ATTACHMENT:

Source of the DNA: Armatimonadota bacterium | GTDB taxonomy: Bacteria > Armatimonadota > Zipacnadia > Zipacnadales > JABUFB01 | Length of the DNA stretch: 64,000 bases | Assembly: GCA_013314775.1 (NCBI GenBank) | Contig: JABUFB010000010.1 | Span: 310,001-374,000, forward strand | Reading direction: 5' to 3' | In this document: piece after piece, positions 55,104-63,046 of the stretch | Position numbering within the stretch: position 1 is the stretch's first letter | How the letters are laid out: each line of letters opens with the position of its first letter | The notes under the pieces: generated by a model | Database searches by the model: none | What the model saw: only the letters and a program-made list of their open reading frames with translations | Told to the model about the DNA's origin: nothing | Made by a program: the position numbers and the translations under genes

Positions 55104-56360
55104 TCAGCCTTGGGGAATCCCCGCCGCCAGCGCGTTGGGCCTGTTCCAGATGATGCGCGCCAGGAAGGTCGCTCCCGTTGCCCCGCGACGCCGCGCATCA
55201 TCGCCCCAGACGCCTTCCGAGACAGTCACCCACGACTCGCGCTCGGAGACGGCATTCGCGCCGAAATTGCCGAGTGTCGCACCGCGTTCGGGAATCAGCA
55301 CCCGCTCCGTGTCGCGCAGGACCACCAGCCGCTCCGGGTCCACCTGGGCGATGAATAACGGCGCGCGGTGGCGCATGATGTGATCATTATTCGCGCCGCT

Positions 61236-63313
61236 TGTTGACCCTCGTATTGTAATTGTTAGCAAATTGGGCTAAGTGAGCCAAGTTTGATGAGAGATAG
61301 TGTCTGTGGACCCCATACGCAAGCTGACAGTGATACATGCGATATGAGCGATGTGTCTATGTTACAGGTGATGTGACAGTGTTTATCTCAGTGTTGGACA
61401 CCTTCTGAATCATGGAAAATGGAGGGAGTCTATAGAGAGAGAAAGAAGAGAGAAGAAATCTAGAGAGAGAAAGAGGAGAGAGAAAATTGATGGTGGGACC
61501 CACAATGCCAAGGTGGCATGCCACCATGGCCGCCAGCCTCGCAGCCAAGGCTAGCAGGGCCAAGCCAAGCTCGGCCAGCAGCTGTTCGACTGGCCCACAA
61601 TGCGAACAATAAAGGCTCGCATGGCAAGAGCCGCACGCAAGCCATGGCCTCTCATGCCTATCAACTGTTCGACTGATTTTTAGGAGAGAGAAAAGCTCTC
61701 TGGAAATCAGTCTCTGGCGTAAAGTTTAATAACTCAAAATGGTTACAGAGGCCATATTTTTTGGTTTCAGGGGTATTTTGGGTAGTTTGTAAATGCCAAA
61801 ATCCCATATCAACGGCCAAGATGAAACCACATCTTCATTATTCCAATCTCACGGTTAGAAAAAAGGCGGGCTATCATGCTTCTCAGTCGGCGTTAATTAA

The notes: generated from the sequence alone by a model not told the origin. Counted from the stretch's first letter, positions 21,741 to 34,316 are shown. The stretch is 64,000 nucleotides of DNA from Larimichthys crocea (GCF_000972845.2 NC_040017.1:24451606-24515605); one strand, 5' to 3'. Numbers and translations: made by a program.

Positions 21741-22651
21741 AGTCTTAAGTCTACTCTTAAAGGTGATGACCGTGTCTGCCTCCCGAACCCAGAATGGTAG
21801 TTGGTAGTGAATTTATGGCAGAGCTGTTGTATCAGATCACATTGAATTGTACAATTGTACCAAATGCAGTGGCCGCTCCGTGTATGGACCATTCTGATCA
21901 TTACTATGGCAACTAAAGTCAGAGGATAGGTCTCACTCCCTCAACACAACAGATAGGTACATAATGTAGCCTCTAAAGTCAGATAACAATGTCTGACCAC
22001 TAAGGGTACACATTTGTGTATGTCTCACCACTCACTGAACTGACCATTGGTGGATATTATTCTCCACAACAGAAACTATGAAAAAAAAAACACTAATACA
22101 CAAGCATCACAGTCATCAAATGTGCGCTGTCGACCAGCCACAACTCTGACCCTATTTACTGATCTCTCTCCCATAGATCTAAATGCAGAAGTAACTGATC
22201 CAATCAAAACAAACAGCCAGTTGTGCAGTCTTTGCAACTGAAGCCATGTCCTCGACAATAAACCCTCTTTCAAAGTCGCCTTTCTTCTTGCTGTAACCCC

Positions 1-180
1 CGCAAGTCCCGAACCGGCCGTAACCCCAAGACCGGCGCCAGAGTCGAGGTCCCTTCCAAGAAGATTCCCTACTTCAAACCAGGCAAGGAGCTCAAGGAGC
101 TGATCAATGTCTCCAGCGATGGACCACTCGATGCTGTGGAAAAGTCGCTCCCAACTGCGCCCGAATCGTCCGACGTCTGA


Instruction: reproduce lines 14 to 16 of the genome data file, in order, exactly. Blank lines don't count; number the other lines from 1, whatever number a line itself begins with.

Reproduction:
The notes: generated from the sequence alone by a model not told the origin. Counted from the stretch's first letter, positions 21,741 to 34,316 are shown. The stretch is 64,000 nucleotides of DNA from Larimichthys crocea (GCF_000972845.2 NC_040017.1:24451606-24515605); one strand, 5' to 3'. Numbers and translations: made by a program.

Positions 21741-22651
21741 AGTCTTAAGTCTACTCTTAAAGGTGATGACCGTGTCTGCCTCCCGAACCCAGAATGGTAG